Wednesday, September 21, 2005
It's the comeback year for the NHL, and that goes the same with EA's NHL'06. If anyone noticed, the NHL was out of commission last year due to owner and player disputes. Thankfully they have worked out their differences and the puck is back on the ice. NHL '06 has been a successful franchise for EA dating back to the mid 90's. With minor improvements here and there, EA may have not made giant leaps but it's definitely a better overall game than previous years. Many would agree that controls make or break a sports game. To an extent this is true because as the gameplay tries to mimic real-life movement and responses, this is what is key to making a sports game "feel" real. EA has changed some things with the controls that are both welcomed and unwelcomed.
It's been a long time waiting for a game to implement a shot scheme that wasn't based on luck. Even back to the glory days of NHL on Genesis to Wayne Gretzky's Hockey on N64, shooting the puck and making a goal took no aiming at all. EA addressed this issue by implementing a targeting system where the player actually aims on the goal where he would like to place the puck. Of course player ratings go into how accurate you are, but nonetheless it works and feels great. To give an idea of how it works, the player will push the slap shot button and as they hold it down they'll be able to aim with the left analog stick. Upon release the puck will be fired at the goal. It's fast and very smooth. To go along with the new shots, moving around the ice and controlling the puck is done better this time around too.
Dekeing, if you none of you know, is a maneuver done by the offensive player to fake out the goalie by switching the puck from the left side of the stick to the right side, and back and forth. EA moved this over to the left stick so it feels meshed into your movements, which is how it's done in real life. The right stick is now used for trick shots only done by certain star players. These can range from 360-degree moves to between the leg shots. It does give the game a more arcadey feel because you'll see about 10 different amazing shots per game. Luckily, by pulling off one of these shots it doesn't guarantee a goal every time.
Sadly, these control features are hindered by a lag to the overall response. Anyone should know that moving on ice is difficult. This in turn affects momentum and weight distribution. EA seems to have added these calculations into player movement, but what it does is make the all-around game laggy. Some people will applaud EA for this, and some, like me, will think it's just too difficult and frustrating at times.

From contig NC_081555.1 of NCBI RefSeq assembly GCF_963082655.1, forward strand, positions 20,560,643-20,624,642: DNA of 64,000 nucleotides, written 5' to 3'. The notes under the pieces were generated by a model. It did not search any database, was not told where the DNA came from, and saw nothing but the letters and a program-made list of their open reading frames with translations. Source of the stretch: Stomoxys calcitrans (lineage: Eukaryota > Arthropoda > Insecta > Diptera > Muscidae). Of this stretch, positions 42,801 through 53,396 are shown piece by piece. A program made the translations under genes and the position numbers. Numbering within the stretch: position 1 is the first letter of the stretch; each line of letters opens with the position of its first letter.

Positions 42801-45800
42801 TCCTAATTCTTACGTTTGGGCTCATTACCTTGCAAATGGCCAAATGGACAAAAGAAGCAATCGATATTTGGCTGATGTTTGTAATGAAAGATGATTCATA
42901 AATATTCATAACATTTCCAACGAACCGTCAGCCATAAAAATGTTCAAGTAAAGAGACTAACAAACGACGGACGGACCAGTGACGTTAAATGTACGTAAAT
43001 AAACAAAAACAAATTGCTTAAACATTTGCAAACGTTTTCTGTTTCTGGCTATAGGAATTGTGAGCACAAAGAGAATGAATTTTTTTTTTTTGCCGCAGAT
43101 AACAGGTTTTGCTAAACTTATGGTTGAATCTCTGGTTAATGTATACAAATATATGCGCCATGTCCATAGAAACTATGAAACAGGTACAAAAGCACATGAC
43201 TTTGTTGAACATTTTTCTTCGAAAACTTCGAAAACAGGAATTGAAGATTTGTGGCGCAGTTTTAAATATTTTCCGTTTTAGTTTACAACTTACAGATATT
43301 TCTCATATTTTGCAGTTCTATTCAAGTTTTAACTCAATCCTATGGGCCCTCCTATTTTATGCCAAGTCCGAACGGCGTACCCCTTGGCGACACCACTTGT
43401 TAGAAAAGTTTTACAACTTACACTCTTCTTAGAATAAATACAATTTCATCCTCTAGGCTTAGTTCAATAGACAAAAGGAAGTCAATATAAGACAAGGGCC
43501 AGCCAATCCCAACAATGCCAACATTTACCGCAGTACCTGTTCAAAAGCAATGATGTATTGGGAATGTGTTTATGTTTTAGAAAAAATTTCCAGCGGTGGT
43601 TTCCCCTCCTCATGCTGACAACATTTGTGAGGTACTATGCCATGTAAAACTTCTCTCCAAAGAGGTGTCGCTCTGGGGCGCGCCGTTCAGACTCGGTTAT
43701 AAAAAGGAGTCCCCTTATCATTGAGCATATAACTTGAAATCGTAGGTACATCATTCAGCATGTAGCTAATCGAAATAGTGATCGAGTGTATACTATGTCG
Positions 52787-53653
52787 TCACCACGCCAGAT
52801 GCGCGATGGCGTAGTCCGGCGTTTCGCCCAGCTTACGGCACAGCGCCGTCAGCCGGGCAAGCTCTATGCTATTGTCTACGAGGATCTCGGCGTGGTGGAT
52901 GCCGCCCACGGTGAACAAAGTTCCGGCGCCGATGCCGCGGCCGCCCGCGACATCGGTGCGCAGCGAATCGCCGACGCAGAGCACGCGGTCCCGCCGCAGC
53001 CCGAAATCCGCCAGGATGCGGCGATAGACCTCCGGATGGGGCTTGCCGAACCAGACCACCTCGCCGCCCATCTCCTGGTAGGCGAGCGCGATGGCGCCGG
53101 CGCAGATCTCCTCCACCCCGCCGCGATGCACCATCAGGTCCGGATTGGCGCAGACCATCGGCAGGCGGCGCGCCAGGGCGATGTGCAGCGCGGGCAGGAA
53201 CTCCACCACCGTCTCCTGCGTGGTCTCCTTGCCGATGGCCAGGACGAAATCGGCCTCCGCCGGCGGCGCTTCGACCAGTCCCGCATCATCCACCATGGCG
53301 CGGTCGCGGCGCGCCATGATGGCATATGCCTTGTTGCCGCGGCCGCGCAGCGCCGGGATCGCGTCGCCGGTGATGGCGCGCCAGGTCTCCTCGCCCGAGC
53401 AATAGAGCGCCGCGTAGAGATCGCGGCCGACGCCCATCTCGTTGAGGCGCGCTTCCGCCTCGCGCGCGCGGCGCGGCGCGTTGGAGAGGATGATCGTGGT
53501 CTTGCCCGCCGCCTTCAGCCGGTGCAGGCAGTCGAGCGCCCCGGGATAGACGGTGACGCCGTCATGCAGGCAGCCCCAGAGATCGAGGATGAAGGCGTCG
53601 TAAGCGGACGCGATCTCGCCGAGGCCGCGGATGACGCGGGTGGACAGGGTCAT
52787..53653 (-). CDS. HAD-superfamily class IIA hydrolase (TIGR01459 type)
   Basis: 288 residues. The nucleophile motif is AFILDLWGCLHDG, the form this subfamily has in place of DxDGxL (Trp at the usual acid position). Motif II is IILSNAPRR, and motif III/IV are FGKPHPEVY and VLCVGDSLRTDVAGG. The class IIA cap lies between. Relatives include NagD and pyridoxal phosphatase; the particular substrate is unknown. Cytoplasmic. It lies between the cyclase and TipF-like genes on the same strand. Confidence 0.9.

At first glance it does not seem like EA changed the visuals at all. However, as you play the game you'll begin to notice that instead of working on the overall look, EA has focused on the finer details: player animations, facial expressions, textures, etc. A graphical overhaul isn't necessarily the best way to improve the look of the game. I'm very happy EA went this route. After all, seeing the same check animation over and over does get tiring. The commentary is decent. This is an area most gamers want to know about and there's really nothing to say about it except that it works and is not annoying.
Beyond exhibition mode, the usual Dynasty, Create-a-Player, and Create-a-Team modes all made it into this year's game. The Create-a-Player mode is especially fun. Want bushy eyebrows or an oversized nose? Are you kidding me? Who doesn't? In all seriousness, you basically can recreate yourself right down to the dimple you have on your cheek.
Overall the game has improved with its change in direction. The industry already has arcade hockey games and EA has always done a great job of balancing arcade play with simulation play. It would appear though that they are starting to take a step onto the simulation side. Hopefully this year's installment is an omen for a good NHL comeback.
First Play: B-
Last Play: B
Overall: 82% B-